Welcome to Basin Harbor, from the Beach Family. Our family has been running Basin Harbor since 1886, and you’re almost guaranteed to meet a Beach while you’re here. Now on our fifth generation at the resort, the Beaches are hands-on stewards of Basin Harbor and we care deeply about the experiences of all of our guests.
Here’s a little more about our family. When you see us around, please say hello.
Bob Beach, Jr., Fourth-Generation Host
Bob is pretty easy to find. Just look for the golf cart with a couple of lazy golden retrievers on it, and he’s probably not far. Bob started working at the resort fulltime in 1974. “I’ll just do it for like five years,” he thought. That was 47 years ago.
Bob is happiest when he’s outdoors, so a perfect day for him would start with a walk to Button Point. “I’d definitely get out on the lake,” he explains. “I still swim every day. Then I’d probably ride a bike around, have a nice meal, and if there was a band playing, I might go. That really encapsulates what I hope people get when they leave here: they’re relaxed, they really enjoyed it, and they want to come back.”
“There are so many beautiful places in the world, and this is one of them. We have a stellar view. Just sit down by the point or go out on the lake. There are some things that make it really untouchable. And the fact that Vermont is still so safe, especially out here at the end of the road. Guest can just come and let their kids go free. We take it for granted, but we leave our keys in our cars.”
If you want to know anything about the history of Basin Harbor or Lake Champlain, ask Bob. He often leads historic tours and is a wealth of knowledge about the area.
“I’m a Vermonter. My family’s been in West Ferrisburgh since 1800. We love it. I’m optimistic. I think the longer we stay in business, the more valuable it becomes to our guests. We really see ourselves as stewards of this place. My grandfather, many years ago, called himself a host, and so when Pennie and I came on board, we said, we’re really hosts. We’re fourth-generation hosts. We’re fortunate, and we’re proud of it.”
Pennie Beach, Fourth-Generation Host
For Pennie, a great day of work is just seeing lots of happy people around, happy staff and happy guests: Somebody got a hole-in-one. Somebody learned to water ski. Somebody caught a fish.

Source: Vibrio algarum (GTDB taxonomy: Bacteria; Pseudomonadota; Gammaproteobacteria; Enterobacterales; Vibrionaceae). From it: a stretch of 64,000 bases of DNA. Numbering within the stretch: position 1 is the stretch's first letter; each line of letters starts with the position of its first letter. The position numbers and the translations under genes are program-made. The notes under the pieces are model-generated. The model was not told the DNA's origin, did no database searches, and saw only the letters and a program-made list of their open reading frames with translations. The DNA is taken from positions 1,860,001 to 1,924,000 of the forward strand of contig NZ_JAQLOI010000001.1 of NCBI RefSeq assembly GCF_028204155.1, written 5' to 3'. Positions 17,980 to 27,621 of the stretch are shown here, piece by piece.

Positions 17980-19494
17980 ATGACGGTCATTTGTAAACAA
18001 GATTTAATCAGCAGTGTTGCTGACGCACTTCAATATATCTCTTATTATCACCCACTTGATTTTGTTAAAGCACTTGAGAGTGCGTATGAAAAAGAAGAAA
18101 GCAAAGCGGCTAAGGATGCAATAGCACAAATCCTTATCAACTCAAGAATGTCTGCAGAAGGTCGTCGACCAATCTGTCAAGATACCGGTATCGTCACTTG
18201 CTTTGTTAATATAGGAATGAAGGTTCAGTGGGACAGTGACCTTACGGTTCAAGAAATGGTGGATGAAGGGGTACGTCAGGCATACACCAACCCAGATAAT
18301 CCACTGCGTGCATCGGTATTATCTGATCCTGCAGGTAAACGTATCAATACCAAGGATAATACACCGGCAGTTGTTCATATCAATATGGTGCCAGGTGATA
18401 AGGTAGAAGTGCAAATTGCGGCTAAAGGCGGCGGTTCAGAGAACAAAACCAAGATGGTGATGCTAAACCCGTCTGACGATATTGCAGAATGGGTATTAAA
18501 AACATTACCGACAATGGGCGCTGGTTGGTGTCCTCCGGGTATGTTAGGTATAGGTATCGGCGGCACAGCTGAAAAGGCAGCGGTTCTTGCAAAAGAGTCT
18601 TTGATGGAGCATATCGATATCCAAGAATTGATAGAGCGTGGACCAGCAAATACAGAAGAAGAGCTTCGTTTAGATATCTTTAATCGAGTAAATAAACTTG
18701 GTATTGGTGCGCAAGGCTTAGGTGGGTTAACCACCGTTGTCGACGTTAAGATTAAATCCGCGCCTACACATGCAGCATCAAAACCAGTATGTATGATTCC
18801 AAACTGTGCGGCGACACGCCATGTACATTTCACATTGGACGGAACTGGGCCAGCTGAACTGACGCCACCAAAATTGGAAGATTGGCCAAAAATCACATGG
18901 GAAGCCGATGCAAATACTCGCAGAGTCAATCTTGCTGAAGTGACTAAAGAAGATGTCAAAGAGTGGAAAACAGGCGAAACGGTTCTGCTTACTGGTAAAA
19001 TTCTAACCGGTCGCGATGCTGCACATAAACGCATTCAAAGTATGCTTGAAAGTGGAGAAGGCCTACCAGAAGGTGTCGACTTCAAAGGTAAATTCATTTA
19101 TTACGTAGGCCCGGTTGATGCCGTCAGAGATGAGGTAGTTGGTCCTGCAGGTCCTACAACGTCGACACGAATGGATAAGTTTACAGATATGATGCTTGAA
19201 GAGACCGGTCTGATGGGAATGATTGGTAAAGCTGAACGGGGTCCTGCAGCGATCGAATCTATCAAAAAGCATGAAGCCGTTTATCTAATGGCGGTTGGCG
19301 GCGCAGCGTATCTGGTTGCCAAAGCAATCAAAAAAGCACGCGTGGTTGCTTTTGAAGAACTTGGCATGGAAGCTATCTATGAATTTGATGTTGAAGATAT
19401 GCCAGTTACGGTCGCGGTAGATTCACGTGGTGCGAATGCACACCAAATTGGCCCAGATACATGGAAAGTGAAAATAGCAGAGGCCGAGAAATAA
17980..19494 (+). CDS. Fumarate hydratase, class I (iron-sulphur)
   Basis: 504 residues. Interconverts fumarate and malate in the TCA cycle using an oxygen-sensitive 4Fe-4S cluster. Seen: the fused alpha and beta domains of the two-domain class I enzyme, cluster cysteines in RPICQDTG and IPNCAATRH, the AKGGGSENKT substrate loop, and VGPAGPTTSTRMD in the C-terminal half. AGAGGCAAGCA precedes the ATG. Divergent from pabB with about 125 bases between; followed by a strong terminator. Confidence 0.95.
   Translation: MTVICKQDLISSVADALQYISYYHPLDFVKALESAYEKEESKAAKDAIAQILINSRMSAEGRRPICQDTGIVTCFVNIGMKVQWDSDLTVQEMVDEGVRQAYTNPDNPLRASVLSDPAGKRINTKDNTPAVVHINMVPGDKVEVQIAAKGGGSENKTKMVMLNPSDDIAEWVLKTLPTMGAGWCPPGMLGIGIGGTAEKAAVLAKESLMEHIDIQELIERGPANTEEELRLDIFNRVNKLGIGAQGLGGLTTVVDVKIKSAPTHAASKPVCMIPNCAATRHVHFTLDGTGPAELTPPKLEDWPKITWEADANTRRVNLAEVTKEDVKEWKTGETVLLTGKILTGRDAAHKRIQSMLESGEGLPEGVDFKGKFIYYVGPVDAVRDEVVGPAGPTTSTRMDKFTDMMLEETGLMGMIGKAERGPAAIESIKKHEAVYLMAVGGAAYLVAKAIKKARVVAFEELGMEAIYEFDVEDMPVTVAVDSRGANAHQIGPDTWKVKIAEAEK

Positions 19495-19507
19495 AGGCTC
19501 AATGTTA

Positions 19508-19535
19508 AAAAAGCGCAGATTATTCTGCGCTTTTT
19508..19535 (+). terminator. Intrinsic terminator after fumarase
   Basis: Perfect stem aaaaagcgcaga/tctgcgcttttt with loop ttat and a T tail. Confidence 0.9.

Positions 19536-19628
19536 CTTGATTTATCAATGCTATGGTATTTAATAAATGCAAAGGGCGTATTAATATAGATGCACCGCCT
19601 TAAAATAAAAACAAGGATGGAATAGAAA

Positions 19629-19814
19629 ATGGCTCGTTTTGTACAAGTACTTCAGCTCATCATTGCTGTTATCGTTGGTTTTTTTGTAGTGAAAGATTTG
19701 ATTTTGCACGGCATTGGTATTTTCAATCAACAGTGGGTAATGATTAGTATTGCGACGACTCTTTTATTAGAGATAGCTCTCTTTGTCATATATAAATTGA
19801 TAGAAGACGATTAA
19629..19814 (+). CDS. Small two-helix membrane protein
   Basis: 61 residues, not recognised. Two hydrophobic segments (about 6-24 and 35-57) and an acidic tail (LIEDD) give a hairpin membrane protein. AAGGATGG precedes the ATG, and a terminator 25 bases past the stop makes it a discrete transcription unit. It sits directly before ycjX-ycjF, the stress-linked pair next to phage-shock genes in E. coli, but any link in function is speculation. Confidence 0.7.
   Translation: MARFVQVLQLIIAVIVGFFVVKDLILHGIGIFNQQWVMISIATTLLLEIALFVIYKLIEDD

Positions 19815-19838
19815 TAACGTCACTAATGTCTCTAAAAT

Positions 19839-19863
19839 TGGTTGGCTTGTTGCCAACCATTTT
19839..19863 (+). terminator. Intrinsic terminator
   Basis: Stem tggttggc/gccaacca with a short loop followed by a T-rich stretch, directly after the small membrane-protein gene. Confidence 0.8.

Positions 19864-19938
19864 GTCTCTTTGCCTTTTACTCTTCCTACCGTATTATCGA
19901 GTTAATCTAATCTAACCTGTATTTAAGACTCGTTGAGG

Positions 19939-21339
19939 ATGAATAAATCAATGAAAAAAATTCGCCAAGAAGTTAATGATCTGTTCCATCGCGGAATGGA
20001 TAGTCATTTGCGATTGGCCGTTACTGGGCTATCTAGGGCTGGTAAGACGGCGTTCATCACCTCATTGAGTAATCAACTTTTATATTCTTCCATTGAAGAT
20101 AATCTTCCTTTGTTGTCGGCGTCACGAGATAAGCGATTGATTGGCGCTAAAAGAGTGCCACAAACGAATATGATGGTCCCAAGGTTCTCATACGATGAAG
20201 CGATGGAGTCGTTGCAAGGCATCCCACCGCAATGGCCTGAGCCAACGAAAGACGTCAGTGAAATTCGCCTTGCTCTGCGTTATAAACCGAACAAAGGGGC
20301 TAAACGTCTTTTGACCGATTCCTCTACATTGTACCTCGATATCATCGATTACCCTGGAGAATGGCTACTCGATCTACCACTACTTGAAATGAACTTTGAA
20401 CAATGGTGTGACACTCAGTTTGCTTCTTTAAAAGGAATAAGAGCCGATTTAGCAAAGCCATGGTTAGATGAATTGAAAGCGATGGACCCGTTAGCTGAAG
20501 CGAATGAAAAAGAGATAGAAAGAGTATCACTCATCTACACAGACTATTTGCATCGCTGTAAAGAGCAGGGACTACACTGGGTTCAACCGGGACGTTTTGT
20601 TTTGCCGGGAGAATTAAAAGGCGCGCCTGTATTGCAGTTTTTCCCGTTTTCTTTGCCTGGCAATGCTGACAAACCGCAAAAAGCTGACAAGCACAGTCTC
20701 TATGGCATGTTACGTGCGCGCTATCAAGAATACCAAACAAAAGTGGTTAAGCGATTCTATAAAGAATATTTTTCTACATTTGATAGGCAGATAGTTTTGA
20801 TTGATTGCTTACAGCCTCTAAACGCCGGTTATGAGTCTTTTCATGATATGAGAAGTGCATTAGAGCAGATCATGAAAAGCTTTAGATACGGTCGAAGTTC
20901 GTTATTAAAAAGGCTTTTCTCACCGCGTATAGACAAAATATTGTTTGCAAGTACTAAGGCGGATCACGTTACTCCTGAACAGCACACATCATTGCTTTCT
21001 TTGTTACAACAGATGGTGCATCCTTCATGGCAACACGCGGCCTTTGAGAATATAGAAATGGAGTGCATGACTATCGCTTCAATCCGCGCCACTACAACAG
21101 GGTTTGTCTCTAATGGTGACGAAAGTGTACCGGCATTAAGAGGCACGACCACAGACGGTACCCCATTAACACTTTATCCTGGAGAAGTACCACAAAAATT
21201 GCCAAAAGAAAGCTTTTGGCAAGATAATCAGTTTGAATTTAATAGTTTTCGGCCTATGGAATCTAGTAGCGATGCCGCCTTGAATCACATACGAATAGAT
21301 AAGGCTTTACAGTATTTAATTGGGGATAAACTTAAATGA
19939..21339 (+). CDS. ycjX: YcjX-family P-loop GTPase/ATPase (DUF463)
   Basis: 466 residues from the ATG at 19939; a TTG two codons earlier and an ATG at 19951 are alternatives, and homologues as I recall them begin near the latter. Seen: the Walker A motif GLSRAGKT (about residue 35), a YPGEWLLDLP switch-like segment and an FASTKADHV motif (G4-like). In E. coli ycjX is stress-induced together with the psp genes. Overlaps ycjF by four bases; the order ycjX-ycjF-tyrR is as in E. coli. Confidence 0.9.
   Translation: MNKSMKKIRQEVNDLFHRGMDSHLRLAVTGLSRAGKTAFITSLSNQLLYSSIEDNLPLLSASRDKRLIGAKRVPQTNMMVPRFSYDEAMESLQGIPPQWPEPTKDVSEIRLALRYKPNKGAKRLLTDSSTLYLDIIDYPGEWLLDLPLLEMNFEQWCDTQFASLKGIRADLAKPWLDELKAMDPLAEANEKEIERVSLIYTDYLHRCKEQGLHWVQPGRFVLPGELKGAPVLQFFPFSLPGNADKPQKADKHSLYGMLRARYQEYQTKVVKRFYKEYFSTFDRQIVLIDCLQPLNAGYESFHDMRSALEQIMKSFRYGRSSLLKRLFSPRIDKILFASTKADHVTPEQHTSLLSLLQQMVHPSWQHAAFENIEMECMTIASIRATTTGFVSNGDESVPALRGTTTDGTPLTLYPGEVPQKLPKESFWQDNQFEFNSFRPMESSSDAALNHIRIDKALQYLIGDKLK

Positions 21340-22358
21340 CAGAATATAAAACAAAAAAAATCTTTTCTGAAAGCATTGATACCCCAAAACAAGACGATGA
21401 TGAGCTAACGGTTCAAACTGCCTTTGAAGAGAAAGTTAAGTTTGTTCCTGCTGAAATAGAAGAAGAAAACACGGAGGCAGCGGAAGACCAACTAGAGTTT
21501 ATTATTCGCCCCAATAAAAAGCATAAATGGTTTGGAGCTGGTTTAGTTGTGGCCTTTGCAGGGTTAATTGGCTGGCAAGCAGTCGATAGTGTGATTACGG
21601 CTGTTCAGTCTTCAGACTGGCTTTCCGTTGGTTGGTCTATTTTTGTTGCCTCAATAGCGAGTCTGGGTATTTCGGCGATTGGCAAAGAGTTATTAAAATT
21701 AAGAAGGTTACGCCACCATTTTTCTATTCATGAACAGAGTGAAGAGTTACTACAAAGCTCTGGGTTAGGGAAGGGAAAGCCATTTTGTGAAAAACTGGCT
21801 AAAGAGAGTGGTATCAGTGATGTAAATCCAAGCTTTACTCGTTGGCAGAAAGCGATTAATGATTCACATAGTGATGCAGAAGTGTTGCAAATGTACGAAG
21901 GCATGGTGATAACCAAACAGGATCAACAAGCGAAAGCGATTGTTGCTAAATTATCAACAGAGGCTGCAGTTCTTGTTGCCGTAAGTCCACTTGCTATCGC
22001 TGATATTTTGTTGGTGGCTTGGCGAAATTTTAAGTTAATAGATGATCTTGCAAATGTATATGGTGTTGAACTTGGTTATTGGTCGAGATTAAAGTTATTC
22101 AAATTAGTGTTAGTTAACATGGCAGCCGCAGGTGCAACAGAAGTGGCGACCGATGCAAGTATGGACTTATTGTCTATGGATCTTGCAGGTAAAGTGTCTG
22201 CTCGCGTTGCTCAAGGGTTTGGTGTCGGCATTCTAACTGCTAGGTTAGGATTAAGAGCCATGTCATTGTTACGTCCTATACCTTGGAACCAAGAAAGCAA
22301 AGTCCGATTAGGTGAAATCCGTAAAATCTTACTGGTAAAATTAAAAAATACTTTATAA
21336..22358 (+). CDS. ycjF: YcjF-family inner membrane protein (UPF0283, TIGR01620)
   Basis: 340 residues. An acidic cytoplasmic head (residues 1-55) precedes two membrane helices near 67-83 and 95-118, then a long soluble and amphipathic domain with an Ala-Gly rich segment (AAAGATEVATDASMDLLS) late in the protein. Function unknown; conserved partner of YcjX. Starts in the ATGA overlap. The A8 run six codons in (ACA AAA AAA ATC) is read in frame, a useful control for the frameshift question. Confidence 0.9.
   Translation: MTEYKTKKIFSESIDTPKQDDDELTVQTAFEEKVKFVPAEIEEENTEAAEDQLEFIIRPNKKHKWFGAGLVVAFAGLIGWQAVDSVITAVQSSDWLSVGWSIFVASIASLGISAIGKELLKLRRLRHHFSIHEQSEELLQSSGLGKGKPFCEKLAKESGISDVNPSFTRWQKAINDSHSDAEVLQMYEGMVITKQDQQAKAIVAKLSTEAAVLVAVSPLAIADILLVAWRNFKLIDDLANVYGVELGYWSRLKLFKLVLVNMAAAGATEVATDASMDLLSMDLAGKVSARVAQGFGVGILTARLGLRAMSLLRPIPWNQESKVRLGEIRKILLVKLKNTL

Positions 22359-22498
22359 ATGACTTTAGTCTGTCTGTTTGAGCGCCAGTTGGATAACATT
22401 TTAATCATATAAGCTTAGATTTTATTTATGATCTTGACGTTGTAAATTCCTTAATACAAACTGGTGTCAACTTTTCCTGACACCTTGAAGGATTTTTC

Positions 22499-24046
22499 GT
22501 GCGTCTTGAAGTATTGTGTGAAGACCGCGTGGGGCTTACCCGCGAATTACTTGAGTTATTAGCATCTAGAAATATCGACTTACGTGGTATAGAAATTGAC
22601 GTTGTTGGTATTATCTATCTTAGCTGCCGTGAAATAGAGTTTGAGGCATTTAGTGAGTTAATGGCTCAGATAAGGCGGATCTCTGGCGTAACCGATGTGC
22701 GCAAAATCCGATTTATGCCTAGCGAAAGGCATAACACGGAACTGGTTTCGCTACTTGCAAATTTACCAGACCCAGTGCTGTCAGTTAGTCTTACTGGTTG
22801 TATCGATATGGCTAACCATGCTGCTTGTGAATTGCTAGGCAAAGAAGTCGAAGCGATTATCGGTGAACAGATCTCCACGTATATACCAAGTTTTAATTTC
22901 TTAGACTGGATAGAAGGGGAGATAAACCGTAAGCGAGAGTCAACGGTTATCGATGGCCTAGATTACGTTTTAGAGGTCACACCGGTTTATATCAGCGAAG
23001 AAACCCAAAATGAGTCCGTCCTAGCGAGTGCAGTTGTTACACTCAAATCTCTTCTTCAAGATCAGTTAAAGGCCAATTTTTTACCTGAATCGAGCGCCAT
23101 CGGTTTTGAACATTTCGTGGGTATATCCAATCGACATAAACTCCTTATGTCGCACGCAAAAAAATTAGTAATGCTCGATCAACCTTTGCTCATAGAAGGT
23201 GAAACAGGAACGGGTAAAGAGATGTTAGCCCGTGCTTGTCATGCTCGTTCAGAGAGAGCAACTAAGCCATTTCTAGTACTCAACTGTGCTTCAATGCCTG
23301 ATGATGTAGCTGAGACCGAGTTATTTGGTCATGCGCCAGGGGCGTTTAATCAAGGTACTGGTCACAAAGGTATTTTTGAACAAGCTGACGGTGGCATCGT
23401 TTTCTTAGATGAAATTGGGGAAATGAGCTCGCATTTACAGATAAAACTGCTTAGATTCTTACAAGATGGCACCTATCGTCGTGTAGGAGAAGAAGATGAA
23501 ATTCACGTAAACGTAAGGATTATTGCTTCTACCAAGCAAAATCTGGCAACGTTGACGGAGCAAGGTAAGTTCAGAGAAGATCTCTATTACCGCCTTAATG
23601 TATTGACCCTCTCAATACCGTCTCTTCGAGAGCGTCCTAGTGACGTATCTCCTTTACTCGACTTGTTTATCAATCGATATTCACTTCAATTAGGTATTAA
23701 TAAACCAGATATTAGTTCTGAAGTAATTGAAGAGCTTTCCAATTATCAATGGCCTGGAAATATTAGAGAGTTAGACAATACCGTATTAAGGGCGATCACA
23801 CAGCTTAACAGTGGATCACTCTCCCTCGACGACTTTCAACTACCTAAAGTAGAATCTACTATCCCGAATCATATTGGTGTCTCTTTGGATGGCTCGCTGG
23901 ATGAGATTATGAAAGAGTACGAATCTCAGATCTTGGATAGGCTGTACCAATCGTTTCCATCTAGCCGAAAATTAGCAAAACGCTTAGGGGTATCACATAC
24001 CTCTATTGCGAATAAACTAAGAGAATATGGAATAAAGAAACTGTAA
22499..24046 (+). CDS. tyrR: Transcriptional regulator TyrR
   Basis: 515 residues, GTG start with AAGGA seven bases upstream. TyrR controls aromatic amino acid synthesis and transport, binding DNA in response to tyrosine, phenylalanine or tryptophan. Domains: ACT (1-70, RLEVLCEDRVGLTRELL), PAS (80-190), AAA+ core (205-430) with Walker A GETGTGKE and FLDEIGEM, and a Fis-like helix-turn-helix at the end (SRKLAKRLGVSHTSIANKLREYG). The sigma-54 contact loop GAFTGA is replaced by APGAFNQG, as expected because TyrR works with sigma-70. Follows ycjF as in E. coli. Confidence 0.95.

Pennie’s been around the resort long enough to see many evolutions, but there’s one thing she hopes never changes about Basin Harbor: “I hope it still offers people a chance to slow down and recharge their batteries and breathe. It’s a very beautiful place, so whether you want to run around exhaust yourself doing everything you can do, or just sit by the lake and watch the waves go by, I hope that never changes. As my grandfather famously said, our view is an undepletable resource. There aren’t a lot of places like this. We’re at the end of the road. Not even a stoplight. It’s very different. It slows time down.”
When she’s not answering questions or helping people get what they need, you can probably find Pennie at The Red Mill or Ardelia’s, ensuring that the food is perfect and that everyone is having a great vacation. An avid green thumb and beekeeper, Pennie also leads guided tours of the resort’s many flower gardens and the apiary.
Sarah Morris, Fifth-Generation Host
Sarah is Pennie’s daughter and has grown up at Basin Harbor. If you want to understand what there is to do, play, explore, and enjoy yourself around the resort and the surrounding area, talk to Sarah. She has years of experience to draw upon and loves helping our guests to map out a perfect vacation.
From recommendations on local hiking trails, to where to find the best chicken sandwiches in town, Sarah would be thrilled to live vicariously and send you on an adventure. With a background in cooking and food-and-beverage service, Sarah can also direct you around Basin Harbor’s many menus and dining options. She’s often involved in menu planning at the resort and uses guest feedback to suggest new offerings each year.
Her secret advice? Sometimes “off the beaten path” means walking or running on the local roads in Basin Harbor’s neighborhood. Take Schoolhouse Road to discover a quiet running route with pastoral views of cows, wetlands, and some local architecture.
Looking for an alternative to the gym? Take a standup paddleboard south along the shoreline to Scotch Bonnet, an outcropping of rocks about a half mile down the lakeshore. While the wind on the lake primarily blows from the north, Lake Champlain actually flows towards the north, so you’re likely to have a little help on the way home from your paddle.